What is Conformity for Part 135 Operators & Why It Matters


con·form·i·ty, noun

  1. Compliance with standards, rules, or laws. “Conformity to regulations.”
  2. The painstaking and time-consuming process the FAA requires aircraft operators to complete for current Part 91 aircraft to be properly configured to a Part 135 on-demand charter certificate.

On-demand is in-demand.

If you have even a tertiary interest in private aviation, you know that the last 18 months or so have seen unprecedented increases in on-demand charter and fractional operations. For any of several reasons, anyone who can fly privately is.

That means on-demand Part 135 charter operators are rushing to onboard “new” aircraft onto their existing Air Carrier certificates. But there’s a lot more to putting a Part 91 business airplane into revenue service than adding it to an operator’s website.

The FAA requires any aircraft “conform” to a long, long list of requirements before it can be deemed safe for use in revenue (i.e., charter) service. There’s no doubt that the conformity requirements are necessary, but it also creates a bottleneck in an industry segment trying to keep pace with ever-increasing demand.

FAA conformity is key to charter operations.

When it comes to the FAA Part 135 Operator Aircraft Configuration Inspection (conformity checklist), it’s not just about pilot training or aircraft condition. Yes, those are key factors, but the process goes much deeper into the finest details of the airplane’s history.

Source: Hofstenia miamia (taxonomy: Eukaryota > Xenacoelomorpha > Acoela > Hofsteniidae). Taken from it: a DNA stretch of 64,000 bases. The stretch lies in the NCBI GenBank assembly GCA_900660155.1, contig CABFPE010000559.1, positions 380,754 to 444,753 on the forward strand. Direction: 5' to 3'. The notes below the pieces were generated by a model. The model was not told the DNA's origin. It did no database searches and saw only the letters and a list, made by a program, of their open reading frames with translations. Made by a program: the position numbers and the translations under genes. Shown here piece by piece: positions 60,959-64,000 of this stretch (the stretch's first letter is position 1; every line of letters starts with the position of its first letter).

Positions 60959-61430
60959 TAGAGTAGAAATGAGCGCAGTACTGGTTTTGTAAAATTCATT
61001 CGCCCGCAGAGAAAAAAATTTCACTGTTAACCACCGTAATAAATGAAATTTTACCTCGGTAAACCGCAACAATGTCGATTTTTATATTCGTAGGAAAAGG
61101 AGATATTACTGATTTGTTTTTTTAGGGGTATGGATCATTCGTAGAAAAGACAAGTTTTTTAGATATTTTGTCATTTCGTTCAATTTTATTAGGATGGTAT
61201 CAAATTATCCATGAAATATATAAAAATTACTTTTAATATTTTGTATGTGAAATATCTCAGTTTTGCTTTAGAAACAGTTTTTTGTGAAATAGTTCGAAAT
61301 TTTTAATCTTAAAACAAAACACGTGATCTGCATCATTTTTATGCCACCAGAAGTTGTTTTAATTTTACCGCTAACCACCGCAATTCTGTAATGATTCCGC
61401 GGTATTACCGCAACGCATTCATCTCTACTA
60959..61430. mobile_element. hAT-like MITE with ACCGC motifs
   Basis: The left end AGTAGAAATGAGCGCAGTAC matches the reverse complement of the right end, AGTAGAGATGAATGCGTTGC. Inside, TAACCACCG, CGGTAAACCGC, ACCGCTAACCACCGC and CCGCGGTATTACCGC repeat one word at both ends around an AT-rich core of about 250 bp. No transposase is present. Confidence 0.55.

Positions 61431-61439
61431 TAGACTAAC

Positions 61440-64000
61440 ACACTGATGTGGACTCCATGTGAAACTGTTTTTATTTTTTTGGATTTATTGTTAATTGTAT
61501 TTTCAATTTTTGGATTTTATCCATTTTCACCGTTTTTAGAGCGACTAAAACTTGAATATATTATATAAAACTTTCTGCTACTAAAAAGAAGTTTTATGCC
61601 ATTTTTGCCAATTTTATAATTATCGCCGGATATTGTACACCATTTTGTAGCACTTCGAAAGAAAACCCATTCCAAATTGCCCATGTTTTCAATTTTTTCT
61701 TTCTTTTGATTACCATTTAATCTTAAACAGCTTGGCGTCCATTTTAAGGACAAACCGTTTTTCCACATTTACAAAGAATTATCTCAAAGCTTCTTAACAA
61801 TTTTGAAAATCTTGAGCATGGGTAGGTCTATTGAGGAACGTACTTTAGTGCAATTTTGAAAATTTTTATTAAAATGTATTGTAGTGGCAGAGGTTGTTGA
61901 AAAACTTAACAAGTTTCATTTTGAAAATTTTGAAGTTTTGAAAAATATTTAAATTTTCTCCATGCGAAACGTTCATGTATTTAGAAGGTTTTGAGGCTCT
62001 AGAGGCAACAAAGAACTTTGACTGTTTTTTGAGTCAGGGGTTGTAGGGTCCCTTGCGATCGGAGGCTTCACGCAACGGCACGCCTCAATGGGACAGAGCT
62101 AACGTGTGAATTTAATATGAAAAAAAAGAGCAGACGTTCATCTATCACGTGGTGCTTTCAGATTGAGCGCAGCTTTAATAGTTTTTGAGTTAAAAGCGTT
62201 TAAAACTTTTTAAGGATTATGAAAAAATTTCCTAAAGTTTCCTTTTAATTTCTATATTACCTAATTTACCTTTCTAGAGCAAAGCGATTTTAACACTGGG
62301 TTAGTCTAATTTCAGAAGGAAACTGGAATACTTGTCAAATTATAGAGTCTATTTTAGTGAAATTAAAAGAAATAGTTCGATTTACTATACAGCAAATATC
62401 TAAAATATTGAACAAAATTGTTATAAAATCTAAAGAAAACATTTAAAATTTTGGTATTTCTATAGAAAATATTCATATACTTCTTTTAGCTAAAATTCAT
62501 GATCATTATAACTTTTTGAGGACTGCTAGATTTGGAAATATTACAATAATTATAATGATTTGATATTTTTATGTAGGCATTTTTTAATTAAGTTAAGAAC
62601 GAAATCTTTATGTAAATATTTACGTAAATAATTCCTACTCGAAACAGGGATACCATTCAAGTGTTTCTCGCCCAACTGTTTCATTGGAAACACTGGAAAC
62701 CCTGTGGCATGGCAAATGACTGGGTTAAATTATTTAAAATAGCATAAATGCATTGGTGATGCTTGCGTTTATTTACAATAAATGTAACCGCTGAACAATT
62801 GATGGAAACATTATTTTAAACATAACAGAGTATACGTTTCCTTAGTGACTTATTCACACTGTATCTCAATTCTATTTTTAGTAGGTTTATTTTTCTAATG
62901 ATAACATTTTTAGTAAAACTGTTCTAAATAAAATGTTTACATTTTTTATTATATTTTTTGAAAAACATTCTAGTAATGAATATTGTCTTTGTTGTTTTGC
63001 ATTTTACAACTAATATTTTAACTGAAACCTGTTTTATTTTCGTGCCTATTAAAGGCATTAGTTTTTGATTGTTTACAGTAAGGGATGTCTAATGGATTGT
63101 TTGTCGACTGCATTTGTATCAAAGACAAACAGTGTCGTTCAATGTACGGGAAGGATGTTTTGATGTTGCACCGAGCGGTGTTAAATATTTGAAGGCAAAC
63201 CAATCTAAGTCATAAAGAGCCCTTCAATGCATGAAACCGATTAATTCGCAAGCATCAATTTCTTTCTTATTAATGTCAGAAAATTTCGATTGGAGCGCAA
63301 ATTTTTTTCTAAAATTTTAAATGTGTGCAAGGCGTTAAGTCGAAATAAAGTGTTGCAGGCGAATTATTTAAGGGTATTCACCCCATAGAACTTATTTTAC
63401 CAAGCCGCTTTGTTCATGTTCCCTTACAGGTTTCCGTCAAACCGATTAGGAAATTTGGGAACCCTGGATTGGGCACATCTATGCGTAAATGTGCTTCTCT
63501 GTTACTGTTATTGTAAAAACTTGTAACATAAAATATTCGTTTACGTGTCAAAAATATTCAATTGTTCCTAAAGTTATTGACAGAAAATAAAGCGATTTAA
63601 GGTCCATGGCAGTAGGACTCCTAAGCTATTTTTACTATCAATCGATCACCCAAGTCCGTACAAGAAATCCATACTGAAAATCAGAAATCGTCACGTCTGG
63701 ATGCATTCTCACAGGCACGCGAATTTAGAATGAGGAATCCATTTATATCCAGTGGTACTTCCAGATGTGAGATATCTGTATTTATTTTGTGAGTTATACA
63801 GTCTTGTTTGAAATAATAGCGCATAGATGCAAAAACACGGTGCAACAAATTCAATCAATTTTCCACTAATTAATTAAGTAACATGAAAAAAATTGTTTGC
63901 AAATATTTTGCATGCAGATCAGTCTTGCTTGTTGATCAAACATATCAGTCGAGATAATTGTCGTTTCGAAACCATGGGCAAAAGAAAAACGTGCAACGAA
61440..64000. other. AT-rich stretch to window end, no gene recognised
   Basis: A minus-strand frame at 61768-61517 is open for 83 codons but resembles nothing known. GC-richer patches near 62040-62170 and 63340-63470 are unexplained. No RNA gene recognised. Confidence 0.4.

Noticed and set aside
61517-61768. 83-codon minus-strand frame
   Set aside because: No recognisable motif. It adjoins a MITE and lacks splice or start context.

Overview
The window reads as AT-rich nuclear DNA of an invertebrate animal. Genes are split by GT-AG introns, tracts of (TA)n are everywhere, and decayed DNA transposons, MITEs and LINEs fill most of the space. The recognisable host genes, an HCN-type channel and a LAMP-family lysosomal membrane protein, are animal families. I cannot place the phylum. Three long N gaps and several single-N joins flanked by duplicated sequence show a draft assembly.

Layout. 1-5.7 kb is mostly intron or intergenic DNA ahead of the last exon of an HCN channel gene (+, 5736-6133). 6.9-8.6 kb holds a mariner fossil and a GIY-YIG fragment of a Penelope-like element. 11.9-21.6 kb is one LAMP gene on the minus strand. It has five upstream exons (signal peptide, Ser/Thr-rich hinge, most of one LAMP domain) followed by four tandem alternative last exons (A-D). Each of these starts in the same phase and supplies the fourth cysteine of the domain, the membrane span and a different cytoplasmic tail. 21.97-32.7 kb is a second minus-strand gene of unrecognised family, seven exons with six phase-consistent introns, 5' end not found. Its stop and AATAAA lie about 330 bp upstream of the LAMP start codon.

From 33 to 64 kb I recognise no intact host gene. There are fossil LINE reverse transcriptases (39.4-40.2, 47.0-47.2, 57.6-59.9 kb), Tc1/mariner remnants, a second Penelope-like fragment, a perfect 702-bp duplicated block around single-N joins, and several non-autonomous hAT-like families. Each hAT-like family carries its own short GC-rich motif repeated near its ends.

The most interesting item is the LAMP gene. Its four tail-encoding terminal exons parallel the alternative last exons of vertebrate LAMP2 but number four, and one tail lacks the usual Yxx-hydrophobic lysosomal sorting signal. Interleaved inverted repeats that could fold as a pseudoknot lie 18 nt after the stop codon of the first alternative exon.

For example, did you know you have to verify that the aircraft’s seat covers, carpeting, wood panels, etc. all must meet the stringent flammability requirements of CFR 14, Part 25.853?  Or that the aircraft’s oxygen bottles (if so equipped) must also meet specific regulations?

Don’t feel bad. Many aircraft owners have no idea what is required to “conform” their aircraft.

As you might assume, it takes a lot of time, effort, and money to check all the boxes required to conform a privately owned and operated Part 91 B&GA (business and general aviation aircraft) and add it to an operator’s Part 135 charter certificate.

Another fun fact is that even if an aircraft is currently compliant on a carrier’s 135 certificate if for whatever reason you want to move it to another operator’s certificate, you must repeat all of the compliance due diligence.

And whether it’s the first or 10th time, the conformity task is even more daunting when you’re looking to add an older aircraft onto the said certificate. Why? Well, there are just so many more years of maintenance and operational records you must go through to prove that the aircraft is indeed properly configured, maintained, and airworthy for charter and fractional operators.

It’s a deep dive that can seem so intimidating that some Part 91 aircraft owners are reluctant to even put their airplanes or helicopters up for charter.

Or, at least, it was until Bluetail came along with its rapidly expanding array of aircraft records and maintenance logbook digitization services. Once your aircraft’s back-to-birth records are safely and securely digitized, every item needed for conformity – or routine maintenance tasks, for that matter – is instantly searchable and shareable by any authorized user anywhere in the world.

If you’re looking to put your aircraft into Part 135 operations and want to greatly reduce the FAA conformity roadblocks and get your airplane into revenue-generation operations sooner, check out what Bluetail can do for you. Visit: https://bluetail.aero

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